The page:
Parenthesis meaning

pə-rĕnthĭ-sĭs
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Parenthesis refer to punctuation marks "(" and ")" used to separate relevant information or a comment from the rest of the text, or to enclose mathematical symbols, or the text inside of these marks.

The punctuation marks in the math equation 2x(4+6) are an example of parenthesis.

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Either or both of the upright curved lines, ( ), used to mark off explanatory or qualifying remarks in writing or printing or enclose a sum, product, or other expression considered or treated as a collective entity in a mathematical operation.
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An interruption of continuity; an interval.
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An additional word, clause, etc. placed as an explanation or comment within an already complete sentence: in writing or printing it is usually marked off by curved lines, dashes, or commas.
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Either or both of the curved lines, ( ), used to mark off parenthetical words, etc. or to enclose mathematical or logical symbols that are to be treated as a single term.
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An episode or incident, often an irrelevant one; interlude.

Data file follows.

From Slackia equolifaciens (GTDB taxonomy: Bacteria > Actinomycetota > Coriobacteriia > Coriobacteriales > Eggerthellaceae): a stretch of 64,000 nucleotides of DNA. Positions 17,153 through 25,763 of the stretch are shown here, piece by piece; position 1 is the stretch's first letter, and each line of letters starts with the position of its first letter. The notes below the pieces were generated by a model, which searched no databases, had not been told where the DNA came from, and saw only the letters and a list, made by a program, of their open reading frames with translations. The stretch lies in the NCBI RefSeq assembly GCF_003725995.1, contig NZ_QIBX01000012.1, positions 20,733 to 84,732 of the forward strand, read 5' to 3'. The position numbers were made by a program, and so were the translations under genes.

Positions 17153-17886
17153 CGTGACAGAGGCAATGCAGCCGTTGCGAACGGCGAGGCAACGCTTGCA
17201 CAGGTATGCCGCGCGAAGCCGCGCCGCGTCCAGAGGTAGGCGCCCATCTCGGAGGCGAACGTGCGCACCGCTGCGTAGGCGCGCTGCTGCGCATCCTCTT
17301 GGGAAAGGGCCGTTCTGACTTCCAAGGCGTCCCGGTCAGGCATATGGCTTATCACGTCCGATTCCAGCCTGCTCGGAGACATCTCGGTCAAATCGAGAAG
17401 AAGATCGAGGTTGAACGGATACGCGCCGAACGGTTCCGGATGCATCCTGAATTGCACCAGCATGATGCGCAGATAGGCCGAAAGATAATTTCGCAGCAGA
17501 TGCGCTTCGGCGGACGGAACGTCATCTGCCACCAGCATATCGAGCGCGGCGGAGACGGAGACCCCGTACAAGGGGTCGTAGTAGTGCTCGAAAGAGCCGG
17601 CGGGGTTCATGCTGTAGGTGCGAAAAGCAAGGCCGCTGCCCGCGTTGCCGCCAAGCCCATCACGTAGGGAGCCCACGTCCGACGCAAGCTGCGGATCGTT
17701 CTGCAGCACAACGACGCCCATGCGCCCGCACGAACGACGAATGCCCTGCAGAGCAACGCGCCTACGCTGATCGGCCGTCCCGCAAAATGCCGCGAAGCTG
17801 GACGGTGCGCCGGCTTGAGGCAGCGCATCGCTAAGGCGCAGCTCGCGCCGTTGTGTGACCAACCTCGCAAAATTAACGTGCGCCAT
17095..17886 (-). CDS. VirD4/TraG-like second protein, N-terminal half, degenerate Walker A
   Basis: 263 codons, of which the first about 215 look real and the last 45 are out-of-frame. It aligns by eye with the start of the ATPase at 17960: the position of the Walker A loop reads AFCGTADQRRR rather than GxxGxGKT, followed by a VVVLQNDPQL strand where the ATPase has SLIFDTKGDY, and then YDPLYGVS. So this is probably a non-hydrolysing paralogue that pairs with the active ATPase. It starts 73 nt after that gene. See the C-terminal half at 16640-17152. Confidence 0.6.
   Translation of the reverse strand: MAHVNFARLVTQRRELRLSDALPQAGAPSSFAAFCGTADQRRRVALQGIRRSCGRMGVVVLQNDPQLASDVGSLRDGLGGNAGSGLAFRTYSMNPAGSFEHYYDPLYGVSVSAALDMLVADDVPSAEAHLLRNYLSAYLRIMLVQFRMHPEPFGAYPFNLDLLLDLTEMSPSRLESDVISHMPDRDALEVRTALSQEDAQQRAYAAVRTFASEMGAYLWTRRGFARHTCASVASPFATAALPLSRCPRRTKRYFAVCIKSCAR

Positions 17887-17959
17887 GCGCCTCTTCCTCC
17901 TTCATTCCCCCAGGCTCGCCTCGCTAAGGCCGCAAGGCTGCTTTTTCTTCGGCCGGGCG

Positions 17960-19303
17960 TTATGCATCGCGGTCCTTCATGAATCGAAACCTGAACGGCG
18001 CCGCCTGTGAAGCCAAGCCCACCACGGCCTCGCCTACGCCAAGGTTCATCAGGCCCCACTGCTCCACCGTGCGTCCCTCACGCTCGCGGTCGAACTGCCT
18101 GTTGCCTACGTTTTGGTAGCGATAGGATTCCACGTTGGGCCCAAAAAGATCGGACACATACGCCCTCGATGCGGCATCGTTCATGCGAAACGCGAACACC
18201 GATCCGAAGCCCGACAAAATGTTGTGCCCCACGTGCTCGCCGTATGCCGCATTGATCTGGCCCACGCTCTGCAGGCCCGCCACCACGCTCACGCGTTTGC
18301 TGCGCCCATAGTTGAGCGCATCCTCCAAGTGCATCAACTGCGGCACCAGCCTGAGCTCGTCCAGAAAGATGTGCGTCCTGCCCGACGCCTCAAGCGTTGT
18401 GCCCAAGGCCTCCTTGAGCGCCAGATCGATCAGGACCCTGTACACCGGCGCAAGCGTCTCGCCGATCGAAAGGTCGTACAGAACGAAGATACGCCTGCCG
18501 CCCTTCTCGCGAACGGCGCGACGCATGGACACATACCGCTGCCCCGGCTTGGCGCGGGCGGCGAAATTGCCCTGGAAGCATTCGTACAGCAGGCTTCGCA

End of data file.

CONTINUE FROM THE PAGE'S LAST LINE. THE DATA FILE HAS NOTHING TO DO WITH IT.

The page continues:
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The left parenthesis "(" and right parenthesis ")" are used to delineate one expression from another. For example, in the query list for size="34" and (color = "red" or color ="green"), parentheses group the ORs together so they are a distinct entity from the AND.In programming, parentheses are used to surround input parameters of a function call. For example, in C, the string compare statement strnicmp (itemA, itemB, 10) uses parentheses to group the ITEMA, ITEMB and 10 values handed over to the function.
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A clause, phrase or word which is inserted (usually for explanation or amplification) into a passage which is already grammatically complete, and usually marked off with brackets, commas or dashes.
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Either of a pair of brackets, especially round brackets, (and) (used to enclose parenthetical material in a text).
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(rhetoric) A digression; the use of such digressions.
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(mathematics, logic) Such brackets as used to clarify expressions by grouping those terms affected by a common operator, or to enclose the components of a vector or the elements of a matrix.
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Origin of parenthesis

  • Late Latin insertion of a letter or syllable in a word from Greek from parentithenai to insert para- beside para–1 en- in en in Indo-European roots tithenai to put dhē- in Indo-European roots

    From American Heritage Dictionary of the English Language, 5th Edition

  • Either indirectly via Middle French parenthese or directly from Late Latin parenthesis (“addition of a letter to a syllable in a word"), from Ancient Greek παρένθεσις (parenthesis), from παρεντίθημι (parentithÄ“mi, “I put in beside, mix up"), from παρά (para, “beside") + ἐν (en, “in") + τίθημι (tithÄ“mi, “put, place") (from Proto-Indo-European base *dhe- "to put, to do").

    From Wiktionary